Certification Bodies are Well-Positioned to Link Data and Deepen Understanding of ROI of Certifications

Survey data shows that certification bodies are ready to participate in linking their administrative data with other administrative data, in terms of already collecting data or being willing to collect additional data needed for accurate data matching. Linking this data will allow certification bodies to better understand and serve their clients, as well as significantly deepen the understanding of the role of certifications in credentialing pathways and their impact on wages.  

The Need for Centralized Data on Certifications

Transparency and quality assurance of non-degree credentials are critical to understanding the value of non-degree credentials to individuals, postsecondary education institutions, employers, and policymakers. A recent survey on recently earned credentials has shown that certifications are the most common non-degree credential, representing 45% of all earned credentials for high school students, and 54% of all non-degree credentials reported by states.

Unfortunately, despite their prevalence in the workforce, there is no complete, centralized source of data on the outcomes or impact of certifications. While there have been isolated efforts to collect this data by states, as well as self-reported data from certification bodies, outcomes data are fragmented and incomplete.

This contrasts sharply with degrees, which typically require colleges and universities to report data on student enrollment and degree outcomes to accreditation or government agencies. Through those reporting mechanisms, a number of different projects (such as seekUT) have emerged allowing transparency into graduation rates and wage outcomes of earning different types of degrees.

In order to provide this same transparency to certifications, Workcred has brought together more than 30 certification bodies to explore linking data so that individuals, employers, and policymakers can make more informed choices about the return on investment of certifications. Funded by Lumina Foundation, Workcred is partnering with the National Student Clearinghouse with the goal to collaborate with certification bodies to safely and securely link certification data with higher education enrollment and degree data and wage and employment data.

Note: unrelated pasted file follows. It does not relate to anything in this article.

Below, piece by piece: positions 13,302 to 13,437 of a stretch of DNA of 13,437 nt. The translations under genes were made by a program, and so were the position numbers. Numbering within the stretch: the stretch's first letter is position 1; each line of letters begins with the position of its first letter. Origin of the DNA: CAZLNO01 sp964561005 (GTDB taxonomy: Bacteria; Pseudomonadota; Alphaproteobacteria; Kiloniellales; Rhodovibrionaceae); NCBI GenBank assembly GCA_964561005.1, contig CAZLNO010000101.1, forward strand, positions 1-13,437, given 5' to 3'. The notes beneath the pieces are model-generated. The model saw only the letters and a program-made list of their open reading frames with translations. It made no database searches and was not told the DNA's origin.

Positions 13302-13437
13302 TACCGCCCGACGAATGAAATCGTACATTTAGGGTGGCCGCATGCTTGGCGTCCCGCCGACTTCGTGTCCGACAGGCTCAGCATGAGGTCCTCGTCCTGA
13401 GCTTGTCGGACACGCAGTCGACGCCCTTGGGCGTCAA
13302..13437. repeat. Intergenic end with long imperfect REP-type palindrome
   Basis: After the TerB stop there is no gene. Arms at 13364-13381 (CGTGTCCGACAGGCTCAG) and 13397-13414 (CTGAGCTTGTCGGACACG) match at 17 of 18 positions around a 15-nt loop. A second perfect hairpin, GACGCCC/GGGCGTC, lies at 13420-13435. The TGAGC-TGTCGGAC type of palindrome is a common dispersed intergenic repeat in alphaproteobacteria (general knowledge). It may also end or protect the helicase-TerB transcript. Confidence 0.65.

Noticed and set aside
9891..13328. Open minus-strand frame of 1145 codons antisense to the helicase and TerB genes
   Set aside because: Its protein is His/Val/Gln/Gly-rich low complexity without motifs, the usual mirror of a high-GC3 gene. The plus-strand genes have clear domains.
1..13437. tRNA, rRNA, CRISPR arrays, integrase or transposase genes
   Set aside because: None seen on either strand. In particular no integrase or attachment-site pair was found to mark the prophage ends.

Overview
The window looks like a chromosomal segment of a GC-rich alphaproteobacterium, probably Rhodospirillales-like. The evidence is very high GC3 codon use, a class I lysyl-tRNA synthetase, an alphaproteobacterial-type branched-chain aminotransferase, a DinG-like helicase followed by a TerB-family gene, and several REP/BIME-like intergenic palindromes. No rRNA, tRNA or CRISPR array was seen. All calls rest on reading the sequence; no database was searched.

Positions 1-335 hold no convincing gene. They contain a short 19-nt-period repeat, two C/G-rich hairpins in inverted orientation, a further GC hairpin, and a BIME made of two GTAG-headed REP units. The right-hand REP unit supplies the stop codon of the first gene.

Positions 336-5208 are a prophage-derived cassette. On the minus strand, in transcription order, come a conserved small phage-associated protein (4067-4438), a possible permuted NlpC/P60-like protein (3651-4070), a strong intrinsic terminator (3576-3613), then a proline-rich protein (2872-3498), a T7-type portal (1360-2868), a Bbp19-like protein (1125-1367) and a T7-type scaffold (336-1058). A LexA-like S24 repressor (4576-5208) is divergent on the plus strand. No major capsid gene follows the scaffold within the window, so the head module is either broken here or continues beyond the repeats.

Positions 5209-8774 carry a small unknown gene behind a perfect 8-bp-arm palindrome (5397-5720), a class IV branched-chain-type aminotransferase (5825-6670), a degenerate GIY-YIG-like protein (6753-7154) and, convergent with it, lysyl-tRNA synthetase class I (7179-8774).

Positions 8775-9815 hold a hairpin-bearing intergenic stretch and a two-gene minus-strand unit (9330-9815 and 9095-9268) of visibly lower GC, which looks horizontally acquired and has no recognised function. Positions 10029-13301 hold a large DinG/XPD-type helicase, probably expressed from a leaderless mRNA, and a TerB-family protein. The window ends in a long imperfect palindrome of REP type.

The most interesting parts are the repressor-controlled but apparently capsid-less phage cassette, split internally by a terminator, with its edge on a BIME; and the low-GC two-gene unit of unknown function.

Examples of insights gained by linking data sets from credentialing bodies, US census, etc.,

Administrative Data Collected By Certification Bodies

Central to the success of this project is understanding the capacity of certification bodies to share data as well as an understanding of the minimum administrative data needed to accurately link individual-level data. Workcred conducted a survey to understand what administrative data elements participating certification bodies collect in order to better understand their capacity to link with external data sets.

Workcred graph depicting in green and red administrative data certification bodies collect from customers.

The survey results clearly showed that the certification bodies are well-positioned for accurate data matching at the individual level to higher education data and wage and employment data. For those who are willing to link their data, they will have access to student data, wage data, and employment data for their certification holders who have enrolled in U.S. institutions and/or are paid by employers in the United States. 

Workcred graph depicting in green and red administrative data certification bodies could collect.

The Benefits of Linking Certification Body Data with Wage & Employment Data

The survey results also highlight that while certification body data sets are currently isolated, there is tremendous benefit to individuals in the workforce in linking their data with other postsecondary data sources as well as wage and employment data. Given the large number of individuals who earn and seek credentials, if linking the data results in evidence that certain certifications provide tremendous wage premiums, lead to better employment, or support continued education, policymakers may want to support or promote individuals to pursue certifications in greater numbers. Particularly if the evidence shows greater wage increases for individuals who have a certification as their first credential, it supports providing additional resources to individuals seeking certifications as well as degrees. For certification bodies, linking data provides clear evidence of the value of their certifications from multiple perspectives. It would also underscore the current belief that even individuals with baccalaureate degrees benefit from seeking additional certifications.

This is the first post in a three-part series. Read the next entry, Demand for Certifications Increasing During Pandemic, here.

Methods: Workcred surveyed a group of 30 certification bodies across multiple industry sectors over a period of two weeks. Workcred received 25 responses to the survey, 24 of which were complete. The survey was delivered and replies collected using SurveyMonkey.

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